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House likely to approve homeland security bill that erodes labor protections
July 26, 2002 11:23 AM   Subscribe

House likely to approve homeland security bill that erodes labor protections "But the Senate, which likely takes up the matter next week, so far has pursued a much different course. On Thursday, the Democratic-led Senate Governmental Affairs Committee crafted legislation that would protect all current civil service protections and make it more difficult for the president to move workers out of unions. Bush and other Republicans said the measure would give the president less authority than he has now."

The House seems to be so much more conservative and extremist than the Senate. Heck they're still working on trying to ban selected types of abortion procedures even when there's a strong chance it won't pass constitutional muster and the Senate isn't likely to support them.

Is it your perception that the House is more conservative? If so, why do you think that's true?
posted by Red58 (19 comments total)

 
The House is more conservative. Perhaps it's because Republicans have a majority in the House and Democrats have a majority in the Senate?
posted by lackutrol at 11:43 AM on July 26, 2002


The House is not necessarily more conservative, but they are more likely to respond to stupid hot-button issues because they're up for re-election every two years. Since the current administration is conservative, most of the stupid hot-button issues are on that side of the political spectrum.

The Senate, on the other hand, can usually think things through a little more carefully than their comrades down the hall because the public's memory typically doesn't last six years.

Thus, we get the House passing a lot of worthless crap that will never pass Constitutional muster so they can crow about it in their newsletters to their constituents, and then complain loudly to the news cameras when the Senate stomps all over it like a flaming bag of poo.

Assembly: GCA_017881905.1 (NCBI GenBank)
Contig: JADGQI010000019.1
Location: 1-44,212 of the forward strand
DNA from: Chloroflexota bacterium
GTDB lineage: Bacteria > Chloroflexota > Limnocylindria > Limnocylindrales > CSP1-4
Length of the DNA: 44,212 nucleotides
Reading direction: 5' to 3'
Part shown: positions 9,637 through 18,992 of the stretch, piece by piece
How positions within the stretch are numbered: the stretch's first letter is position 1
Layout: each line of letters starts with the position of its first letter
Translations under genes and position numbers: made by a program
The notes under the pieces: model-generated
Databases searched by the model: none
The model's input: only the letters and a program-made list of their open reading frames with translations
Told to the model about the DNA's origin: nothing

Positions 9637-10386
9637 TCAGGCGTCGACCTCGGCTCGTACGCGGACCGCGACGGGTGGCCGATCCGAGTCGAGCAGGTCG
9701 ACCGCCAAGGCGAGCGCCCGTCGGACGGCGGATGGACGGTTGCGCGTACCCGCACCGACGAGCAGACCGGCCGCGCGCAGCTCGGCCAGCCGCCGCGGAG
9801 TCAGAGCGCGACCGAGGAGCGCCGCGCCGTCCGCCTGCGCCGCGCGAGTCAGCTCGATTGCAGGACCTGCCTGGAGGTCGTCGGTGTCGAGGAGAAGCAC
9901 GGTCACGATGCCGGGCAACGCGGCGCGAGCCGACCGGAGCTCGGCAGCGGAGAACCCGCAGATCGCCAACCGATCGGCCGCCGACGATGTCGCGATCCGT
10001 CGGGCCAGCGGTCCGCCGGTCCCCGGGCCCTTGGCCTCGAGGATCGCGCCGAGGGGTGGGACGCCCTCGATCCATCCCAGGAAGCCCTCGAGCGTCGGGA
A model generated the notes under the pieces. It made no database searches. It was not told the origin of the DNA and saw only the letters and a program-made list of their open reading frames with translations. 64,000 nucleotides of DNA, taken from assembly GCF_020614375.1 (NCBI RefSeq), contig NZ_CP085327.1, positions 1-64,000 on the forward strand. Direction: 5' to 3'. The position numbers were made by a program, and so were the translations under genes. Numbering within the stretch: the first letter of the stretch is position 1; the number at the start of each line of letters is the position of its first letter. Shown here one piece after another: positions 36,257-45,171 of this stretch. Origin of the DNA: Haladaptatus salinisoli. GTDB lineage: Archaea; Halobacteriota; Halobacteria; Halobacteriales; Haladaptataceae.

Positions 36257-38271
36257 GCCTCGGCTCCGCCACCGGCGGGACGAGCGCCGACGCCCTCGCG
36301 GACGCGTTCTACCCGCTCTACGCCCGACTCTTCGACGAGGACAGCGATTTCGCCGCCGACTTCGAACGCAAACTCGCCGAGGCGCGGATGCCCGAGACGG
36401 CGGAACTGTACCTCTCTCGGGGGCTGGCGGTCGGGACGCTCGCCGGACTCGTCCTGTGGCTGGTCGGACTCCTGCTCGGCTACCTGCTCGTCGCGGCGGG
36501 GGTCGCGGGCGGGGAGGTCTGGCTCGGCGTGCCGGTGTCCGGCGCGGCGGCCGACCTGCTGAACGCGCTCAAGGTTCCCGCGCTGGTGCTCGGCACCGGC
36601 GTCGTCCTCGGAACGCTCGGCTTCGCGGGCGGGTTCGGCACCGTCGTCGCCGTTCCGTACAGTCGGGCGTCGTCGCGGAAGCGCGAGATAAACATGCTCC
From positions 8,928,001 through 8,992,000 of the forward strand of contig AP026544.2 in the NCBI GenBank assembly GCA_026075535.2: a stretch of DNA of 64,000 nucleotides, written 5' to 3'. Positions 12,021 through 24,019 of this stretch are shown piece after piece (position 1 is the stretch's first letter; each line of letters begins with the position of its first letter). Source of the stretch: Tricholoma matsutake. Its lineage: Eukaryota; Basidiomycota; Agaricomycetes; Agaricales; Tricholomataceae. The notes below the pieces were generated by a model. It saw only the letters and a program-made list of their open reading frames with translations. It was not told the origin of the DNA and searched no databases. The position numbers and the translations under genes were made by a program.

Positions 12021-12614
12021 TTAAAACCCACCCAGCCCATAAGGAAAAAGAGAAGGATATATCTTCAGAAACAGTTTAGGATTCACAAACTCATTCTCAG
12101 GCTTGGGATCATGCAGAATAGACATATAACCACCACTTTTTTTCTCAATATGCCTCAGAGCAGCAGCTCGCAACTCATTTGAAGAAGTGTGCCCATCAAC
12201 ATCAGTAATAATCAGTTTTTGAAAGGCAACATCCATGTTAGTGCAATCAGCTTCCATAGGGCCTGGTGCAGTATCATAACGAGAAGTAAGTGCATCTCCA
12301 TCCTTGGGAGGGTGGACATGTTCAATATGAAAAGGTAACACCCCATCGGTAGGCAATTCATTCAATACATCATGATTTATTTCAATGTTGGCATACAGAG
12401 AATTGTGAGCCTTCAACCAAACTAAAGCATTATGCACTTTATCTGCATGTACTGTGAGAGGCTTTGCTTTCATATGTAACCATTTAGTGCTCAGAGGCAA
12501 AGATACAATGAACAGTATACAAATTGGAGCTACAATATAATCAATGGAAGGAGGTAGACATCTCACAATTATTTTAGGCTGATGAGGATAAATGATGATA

posted by mr_crash_davis at 11:54 AM on July 26, 2002


Can't have those commie unions mucking things up for Cheney Dr. Evil now, can we? It's exceedingly difficult to plot nefarious deeds from your secret lair or traveling to Florida in a submarine with those damable union members all around! Of course, there's nothing at all ideological about this position either, isn't that correct? Naaa..I didn't think so. I mean, unions have been the ruin of good government and most especially security in the good ole' US of A.
posted by nofundy at 12:10 PM on July 26, 2002


I mean, unions have been the ruin of good government and most especially security in the good ole' US of A.

I agree. They have played their part in the general decline.
posted by insomnyuk at 12:28 PM on July 26, 2002


It's not just the shorter terms; it's the non-proportional representation. States with small populations and little say in The House suddenly become just as important as any other State in The Senate.

It's a much more conservative (lowercase c) body when it comes to passing legislation in general.
posted by alan at 12:33 PM on July 26, 2002


The House seems to be so much more conservative and extremist than the Senate.

Another reason for this (besides what mr_crash_davis wrote) is that Senate candidates have to appeal to an entire state, with all its political diversity, while House candidates have to appeal only to a Congressional district. Because of gerrymandering, many of these districts have an overwhelming number of like-minded people.

Therefore, generally, House members can afford to be more conservative or more liberal or whatnot.
posted by Tin Man at 12:37 PM on July 26, 2002


Alan -- the non-proportional representation is in the Senate, though, not in the House... and most of those states with disproportionate Senate power are from the far West, which tend to be more conservative, I think. So maybe we'd expect the Senate to be more conservative. But I think the gerrymandering still makes the House much more extremist.
posted by Tin Man at 12:39 PM on July 26, 2002


It's not just the shorter terms; it's the non-proportional representation.

But wouldn't that suggest that the House should be more liberal? Cities tend to be more liberal and they tend to have the most people. Thus, a much larger percentage of the House is chosen by liberal city people as compared to the Senate. With 2 per state in the Senate, i would think that the Senate would be more likely to be more conservative, as they are by and large representing rural folks. The Bush/Gore map certainly showed that the smaller states tend to go with the Republicans. And those smaller states tend to have the least representatives in the House.